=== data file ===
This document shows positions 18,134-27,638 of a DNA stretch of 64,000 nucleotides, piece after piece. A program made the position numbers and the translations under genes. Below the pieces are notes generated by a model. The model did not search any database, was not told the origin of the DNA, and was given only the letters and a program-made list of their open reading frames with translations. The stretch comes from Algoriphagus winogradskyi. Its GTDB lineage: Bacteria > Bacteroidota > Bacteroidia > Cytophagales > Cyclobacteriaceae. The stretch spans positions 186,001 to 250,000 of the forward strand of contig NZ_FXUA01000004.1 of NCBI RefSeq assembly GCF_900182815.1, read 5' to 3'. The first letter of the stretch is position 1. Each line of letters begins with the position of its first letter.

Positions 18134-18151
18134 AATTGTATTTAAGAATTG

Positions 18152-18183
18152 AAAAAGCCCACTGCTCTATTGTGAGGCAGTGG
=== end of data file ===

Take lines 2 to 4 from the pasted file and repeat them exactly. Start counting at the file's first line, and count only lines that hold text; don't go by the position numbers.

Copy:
Positions 18134-18151
18134 AATTGTATTTAAGAATTG

Positions 18152-18183